24,000 square feet, 160 rooms, 38 years of construction, and who knows how many restless spirits — it’s the Winchester Mystery House! I can’t believe it’s taken me this long to write about this place. The House is located in San Jose, CA and it’s truly bizarre. Two of my dearest friends told me about the Winchester House back in 2008, and when my husband and I spent our honeymoon in San Francisco we decided we had to try and go check it out.
There are many different versions, but the basic story goes that in after the death of her husband and child, Sarah Winchester visited a medium who told her that the Winchester family was cursed by the spirits of the people who had been killed by the weapons produced by her late husband’s rifle company. Supposedly, the only way to appease the spirits was to go West, build a new home, and never let it be finished. If construction ever ceased, Mrs. Winchester would surely die at the hands of the angry spirits.
So, in 1886, Mrs. Winchester moved to San Jose and spent her husband’s fortune keeping workers building around the clock for the next 38 years. But the result of her labor isn’t just a great big house, it’s something much more peculiar. Architectural anomalies abound in the Winchester House. A staircase that leads straight up to the ceiling and stops. An exterior door on the second floor of the house that opens up to a 12-foot drop. Windowed corridors that allowed Mrs. Winchester to keep a careful watch on her employees. A cleverly-designed greenhouse with removable floor panels. A switchback staircase with short steps to accommodate Mrs. Winchester’s arthritis. Big rooms, tiny closets, secret passageways, and embellishments everywhere.
During the 1906 San Francisco Earthquake, Mrs. Winchester found herself trapped in the Daisy Room (named for the daisy motif on its stained glass windows). Frightened after the event, she chose not to repair or rebuild any areas of the house damaged in the earthquake, but continued on with brand new construction. (I think I remember the tour guide saying that she immediately sealed off the Daisy Room and it remained so until her death).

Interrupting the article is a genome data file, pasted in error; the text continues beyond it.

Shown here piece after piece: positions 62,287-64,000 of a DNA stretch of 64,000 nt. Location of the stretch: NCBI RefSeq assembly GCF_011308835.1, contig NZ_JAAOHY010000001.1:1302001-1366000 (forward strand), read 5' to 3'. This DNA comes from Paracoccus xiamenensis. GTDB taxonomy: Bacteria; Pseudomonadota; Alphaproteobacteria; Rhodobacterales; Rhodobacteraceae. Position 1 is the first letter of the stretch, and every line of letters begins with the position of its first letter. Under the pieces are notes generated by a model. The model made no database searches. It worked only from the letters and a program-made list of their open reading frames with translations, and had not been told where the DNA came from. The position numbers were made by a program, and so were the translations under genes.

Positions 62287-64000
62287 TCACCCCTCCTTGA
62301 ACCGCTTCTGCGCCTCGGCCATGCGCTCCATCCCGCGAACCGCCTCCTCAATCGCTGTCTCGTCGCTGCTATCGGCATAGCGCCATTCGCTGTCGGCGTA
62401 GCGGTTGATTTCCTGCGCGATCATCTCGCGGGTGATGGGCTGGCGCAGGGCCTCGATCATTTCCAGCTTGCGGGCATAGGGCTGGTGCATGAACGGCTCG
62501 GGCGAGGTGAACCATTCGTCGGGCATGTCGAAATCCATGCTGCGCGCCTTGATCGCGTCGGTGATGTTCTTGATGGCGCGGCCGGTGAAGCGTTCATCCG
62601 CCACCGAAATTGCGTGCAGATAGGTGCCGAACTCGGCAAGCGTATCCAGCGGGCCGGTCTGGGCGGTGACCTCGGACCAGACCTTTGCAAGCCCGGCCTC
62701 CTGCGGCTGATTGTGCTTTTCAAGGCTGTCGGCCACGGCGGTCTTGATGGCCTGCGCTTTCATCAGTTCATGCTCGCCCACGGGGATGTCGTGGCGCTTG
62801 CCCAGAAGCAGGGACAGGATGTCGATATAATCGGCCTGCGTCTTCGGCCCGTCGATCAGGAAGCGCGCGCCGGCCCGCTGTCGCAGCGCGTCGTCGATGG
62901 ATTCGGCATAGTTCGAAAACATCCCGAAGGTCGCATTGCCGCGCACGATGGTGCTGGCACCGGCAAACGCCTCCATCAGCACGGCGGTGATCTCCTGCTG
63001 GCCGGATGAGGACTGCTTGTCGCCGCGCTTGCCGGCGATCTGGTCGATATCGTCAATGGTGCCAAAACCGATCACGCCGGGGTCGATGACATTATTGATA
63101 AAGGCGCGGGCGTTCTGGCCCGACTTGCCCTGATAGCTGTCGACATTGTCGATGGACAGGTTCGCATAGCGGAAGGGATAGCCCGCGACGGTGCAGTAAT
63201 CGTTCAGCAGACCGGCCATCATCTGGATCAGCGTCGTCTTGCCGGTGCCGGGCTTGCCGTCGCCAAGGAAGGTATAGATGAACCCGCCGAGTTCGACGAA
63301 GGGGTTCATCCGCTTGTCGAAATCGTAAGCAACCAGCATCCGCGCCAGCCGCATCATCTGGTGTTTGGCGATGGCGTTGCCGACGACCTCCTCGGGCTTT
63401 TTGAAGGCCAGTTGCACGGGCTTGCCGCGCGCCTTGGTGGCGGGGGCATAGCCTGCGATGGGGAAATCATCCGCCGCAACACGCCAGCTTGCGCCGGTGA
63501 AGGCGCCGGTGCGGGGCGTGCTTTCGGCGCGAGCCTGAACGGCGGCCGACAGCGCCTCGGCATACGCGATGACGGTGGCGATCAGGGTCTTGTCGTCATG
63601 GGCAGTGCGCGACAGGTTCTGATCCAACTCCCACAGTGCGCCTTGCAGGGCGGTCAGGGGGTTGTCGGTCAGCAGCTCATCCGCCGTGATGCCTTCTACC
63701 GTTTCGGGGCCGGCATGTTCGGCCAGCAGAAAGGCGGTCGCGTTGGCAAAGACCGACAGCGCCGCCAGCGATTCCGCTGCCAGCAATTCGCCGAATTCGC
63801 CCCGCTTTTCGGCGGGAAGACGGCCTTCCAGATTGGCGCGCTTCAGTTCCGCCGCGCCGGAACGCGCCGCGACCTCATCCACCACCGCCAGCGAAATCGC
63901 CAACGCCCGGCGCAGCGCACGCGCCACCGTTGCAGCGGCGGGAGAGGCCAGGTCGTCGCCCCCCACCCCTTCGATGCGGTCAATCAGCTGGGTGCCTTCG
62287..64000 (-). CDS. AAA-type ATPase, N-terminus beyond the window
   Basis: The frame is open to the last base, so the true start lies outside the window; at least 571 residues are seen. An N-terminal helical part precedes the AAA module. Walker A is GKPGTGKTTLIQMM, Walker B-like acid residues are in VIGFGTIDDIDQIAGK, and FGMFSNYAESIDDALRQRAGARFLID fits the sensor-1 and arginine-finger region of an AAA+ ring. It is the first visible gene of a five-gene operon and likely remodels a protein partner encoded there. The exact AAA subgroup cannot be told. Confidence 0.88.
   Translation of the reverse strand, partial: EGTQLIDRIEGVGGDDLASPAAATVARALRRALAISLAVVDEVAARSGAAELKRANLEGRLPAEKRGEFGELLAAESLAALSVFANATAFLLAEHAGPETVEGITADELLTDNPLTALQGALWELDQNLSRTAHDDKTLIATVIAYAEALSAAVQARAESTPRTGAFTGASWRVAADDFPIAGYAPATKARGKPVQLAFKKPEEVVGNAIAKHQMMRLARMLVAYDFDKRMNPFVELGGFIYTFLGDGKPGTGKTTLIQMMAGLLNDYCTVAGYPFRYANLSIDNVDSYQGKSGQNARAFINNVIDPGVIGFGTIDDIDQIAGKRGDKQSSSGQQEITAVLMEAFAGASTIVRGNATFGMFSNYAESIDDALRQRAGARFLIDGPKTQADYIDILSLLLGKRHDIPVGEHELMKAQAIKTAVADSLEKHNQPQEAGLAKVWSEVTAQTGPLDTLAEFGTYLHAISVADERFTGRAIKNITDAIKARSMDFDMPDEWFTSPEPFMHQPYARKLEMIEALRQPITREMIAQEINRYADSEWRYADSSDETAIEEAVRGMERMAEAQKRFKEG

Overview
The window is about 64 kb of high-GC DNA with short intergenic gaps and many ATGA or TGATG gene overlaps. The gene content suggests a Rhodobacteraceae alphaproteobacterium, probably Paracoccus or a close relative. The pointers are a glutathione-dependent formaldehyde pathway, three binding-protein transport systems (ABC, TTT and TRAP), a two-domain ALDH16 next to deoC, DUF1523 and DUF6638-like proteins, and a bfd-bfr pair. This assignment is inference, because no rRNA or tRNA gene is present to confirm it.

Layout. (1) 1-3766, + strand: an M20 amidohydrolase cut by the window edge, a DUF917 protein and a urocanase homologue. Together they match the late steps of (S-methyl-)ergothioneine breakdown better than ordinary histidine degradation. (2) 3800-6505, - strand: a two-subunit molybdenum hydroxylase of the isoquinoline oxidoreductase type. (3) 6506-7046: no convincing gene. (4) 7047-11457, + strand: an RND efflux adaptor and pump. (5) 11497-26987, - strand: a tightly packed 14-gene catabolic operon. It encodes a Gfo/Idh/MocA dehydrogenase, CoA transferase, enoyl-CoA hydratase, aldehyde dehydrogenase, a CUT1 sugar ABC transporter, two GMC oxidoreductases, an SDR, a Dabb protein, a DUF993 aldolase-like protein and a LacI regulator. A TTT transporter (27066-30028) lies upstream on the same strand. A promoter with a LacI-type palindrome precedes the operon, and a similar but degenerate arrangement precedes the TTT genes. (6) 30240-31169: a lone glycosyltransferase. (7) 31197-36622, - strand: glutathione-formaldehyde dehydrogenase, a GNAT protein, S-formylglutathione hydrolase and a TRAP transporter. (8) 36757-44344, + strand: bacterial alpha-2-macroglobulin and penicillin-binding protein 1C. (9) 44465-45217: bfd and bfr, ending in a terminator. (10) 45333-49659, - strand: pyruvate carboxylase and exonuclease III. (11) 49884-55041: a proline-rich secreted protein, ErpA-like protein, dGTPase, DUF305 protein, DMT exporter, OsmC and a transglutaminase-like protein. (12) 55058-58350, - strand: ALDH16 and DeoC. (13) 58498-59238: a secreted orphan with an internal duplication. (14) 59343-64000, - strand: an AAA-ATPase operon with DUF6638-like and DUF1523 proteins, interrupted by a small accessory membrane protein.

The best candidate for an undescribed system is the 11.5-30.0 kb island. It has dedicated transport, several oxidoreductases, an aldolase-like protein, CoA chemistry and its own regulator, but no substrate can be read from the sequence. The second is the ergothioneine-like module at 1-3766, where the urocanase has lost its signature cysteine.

We saw a lot of cool things on our Winchester House tour, including Mrs. Winchester’s massive collection of Tiffany stained glass windows (there were several throughout the house in addition to a storage room full of them, nicknamed the “$25k Storage Room,” appropriately) which she would often have custom-made with certain imagery and symbolism. The tour guide had a lot of interesting stories to tell about the construction of the home, certain visitors, and the lonely life of Mrs. Winchester.
The tour doesn’t take you through every room, though you can opt for a basement tour or behind-the-scenes tour to see more. According to this site, about 1/3 of the mansion is off-limits to guests, some of it being used as office space and some of it being unsafe for guests. That site also mentions that employees get a special tour of certain locked-off rooms when they’ve been working at the House for thirteen months.
If you’re ever in the area, I definitely recommend checking out the Winchester Mystery House. It certainly has that tourist trap feeling, but it’s still an authentic, unusual, nearly 130-year-old mansion worth touring.